CHARLESTON, W.Va. (CN) — An 11-year-old transgender athlete should be allowed to join the girls' cross-country and track teams in middle school, a federal judge in West Virginia ruled on Wednesday.
Becky Pepper-Jackson’s dream of joining the sports teams when she starts middle school this fall was dashed earlier this year after Republican Governor Jim Justice signed a law that prohibits transgender girls from playing on girl's sports teams.
House Bill 3293 bans transgender girls and women from participating on girls' or womens' school sports teams at the elementary, secondary, and post-secondary level. The statute mandates that school athletic teams must be designated based on "biological sex,” a term that refers to a person’s anatomy, genetics or hormones perceived at the time they are born.
The law bars transgender girls and women from participating in sports "where competitive skill or contact is involved."
Justice said in a news conference that his signing of the bill was “the right thing to do," but U.S. District Judge Joseph Goodwin said in his 15-page opinion that he had been provided with "scant evidence" that the state's law addresses any problem at all.
Goodwin granted Pepper-Jackson's request for a preliminary injunction to halt enforcement of the law and ruled that while the case is pending she will be allowed to "sign up for and participate in school athletics in the same way as her girl classmates."
“A fear of the unknown and discomfort with the unfamiliar have motivated many of the most malignant harms committed by our country’s governments on their own citizens, “ Goodwin wrote. “Out of fear of those less like them, the powerful have made laws that restricted who could attend what schools, who could work certain jobs, who could marry whom, and even how people can practice their religion."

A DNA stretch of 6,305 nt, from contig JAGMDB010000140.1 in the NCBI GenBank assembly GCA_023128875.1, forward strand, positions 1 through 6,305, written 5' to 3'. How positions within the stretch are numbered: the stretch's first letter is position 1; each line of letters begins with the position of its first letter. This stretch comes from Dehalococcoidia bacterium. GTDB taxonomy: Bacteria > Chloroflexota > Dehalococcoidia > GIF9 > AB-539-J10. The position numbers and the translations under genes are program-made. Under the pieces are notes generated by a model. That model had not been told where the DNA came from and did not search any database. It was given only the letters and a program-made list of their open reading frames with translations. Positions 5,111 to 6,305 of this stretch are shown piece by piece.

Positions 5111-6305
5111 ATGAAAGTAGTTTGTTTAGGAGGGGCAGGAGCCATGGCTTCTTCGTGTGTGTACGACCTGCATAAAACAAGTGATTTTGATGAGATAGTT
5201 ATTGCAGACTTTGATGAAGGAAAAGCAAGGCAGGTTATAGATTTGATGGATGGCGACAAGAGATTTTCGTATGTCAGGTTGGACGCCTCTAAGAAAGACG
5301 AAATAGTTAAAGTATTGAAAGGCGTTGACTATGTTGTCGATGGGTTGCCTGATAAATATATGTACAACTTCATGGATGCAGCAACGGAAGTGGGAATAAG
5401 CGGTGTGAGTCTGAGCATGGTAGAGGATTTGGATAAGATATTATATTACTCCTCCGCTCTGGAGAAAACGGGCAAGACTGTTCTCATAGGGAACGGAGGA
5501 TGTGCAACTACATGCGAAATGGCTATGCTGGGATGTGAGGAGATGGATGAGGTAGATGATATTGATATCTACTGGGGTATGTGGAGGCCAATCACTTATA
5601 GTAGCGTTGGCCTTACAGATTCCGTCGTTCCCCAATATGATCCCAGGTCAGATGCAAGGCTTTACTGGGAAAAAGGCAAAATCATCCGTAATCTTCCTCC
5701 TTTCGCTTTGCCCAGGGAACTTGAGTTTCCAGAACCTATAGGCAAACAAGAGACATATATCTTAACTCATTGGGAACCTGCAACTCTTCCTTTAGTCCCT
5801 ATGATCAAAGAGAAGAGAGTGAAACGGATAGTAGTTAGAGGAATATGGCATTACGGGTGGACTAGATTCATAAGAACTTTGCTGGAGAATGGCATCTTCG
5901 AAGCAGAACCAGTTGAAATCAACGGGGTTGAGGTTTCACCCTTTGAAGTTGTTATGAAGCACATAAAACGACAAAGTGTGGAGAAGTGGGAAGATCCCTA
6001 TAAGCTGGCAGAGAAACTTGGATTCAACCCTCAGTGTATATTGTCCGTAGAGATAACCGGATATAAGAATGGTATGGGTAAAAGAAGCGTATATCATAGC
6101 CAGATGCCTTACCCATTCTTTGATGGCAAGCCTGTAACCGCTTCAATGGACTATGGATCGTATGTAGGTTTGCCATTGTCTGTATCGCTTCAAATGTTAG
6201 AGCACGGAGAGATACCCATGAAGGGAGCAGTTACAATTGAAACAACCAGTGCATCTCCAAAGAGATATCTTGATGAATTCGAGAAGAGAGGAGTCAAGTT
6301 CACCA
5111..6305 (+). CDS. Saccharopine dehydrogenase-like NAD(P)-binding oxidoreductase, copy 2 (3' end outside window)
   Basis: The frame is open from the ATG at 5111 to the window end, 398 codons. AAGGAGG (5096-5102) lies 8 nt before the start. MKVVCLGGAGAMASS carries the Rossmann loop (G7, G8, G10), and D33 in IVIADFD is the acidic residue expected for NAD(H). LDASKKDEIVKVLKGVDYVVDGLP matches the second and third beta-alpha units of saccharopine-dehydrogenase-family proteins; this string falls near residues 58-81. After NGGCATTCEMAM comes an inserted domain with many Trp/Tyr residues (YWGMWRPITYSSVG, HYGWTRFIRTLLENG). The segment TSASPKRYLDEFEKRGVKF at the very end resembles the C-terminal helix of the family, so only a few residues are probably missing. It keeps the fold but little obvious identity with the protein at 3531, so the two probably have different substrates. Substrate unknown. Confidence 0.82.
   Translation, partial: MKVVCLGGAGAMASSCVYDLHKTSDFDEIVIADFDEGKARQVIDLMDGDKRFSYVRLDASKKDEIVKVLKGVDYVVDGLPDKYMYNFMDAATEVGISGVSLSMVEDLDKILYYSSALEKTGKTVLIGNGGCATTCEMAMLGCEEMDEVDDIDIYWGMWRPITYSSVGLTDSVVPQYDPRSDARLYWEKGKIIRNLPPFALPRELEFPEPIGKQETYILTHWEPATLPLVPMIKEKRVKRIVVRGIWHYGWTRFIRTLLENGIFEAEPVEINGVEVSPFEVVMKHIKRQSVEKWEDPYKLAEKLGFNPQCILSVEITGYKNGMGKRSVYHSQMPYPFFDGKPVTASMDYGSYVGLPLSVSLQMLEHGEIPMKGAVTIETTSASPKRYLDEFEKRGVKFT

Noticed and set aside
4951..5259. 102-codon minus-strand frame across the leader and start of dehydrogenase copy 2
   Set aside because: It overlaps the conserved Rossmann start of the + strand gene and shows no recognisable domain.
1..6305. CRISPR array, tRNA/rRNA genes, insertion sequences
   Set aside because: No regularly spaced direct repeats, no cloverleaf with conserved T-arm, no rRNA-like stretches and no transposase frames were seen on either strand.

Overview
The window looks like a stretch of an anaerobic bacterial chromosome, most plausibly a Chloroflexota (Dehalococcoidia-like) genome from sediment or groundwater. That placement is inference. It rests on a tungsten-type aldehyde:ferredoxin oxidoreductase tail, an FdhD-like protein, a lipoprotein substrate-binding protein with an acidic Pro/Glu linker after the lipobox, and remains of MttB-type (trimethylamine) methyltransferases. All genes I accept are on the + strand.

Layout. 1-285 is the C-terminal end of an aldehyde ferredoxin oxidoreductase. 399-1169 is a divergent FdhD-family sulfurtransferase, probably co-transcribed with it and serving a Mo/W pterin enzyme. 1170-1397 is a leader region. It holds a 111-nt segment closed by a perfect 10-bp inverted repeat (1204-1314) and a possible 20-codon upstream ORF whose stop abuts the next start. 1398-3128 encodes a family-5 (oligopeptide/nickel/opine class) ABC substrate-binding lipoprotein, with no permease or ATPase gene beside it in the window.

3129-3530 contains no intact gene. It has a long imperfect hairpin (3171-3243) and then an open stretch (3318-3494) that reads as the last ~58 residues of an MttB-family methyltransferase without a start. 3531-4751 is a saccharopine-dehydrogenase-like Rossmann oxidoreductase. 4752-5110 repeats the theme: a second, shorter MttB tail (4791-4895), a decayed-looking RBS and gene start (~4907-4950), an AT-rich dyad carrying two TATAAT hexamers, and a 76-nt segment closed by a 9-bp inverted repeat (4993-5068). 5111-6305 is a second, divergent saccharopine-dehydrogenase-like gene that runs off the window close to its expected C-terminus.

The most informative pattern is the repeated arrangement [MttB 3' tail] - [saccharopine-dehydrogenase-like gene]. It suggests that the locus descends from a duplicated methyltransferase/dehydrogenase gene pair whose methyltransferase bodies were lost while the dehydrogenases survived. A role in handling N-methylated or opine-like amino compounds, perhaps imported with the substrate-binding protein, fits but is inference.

The crux of Wednesday’s ruling is that Goodwin found Pepper-Jackson has a likelihood of success in demonstrating that the sports ban is unconstitutional and that it violates Title IX.
"When the government distinguishes between different groups of people, those distinctions must be supported by compelling reasons," the Bill Clinton appointee wrote.
Goodwin said that the states ratified the Fourteenth Amendment in recognition that classfying human beings "in ways that officially sanction harm is antithetical to democracy."
"Accordingly, the courts are most juberous of any law — state or federal — that treats groups of people differently," the judge wrote.
An with the American Civil Liberties Union filed the underlying lawsuit on Pepper-Jackson's behalf in May, listing, among other defendants, the West Virginia State Board of Education. Pepper-Jackson is also represented by attorneys with Lambda Legal and Cooley LLP.
“A federal district judge just blocked the government from enforcing a cruel, unconstitutional law that would have prevented our client, Becky, from participating in school sports this year,” a spokesperson for the state’s chapter of the ACLU said in a statement on Wednesday.
The ACLU called the ruling a victory for both their client and all kids in West Virginia.
“I am excited to know that I will be able to try out for the girls’ cross-country team and follow in the running shoes of my family,” Becky Pepper-Jackson said in a statement on Wednesday. “It hurt that the State of West Virginia would try to block me from pursuing my dreams. I just want to play.”
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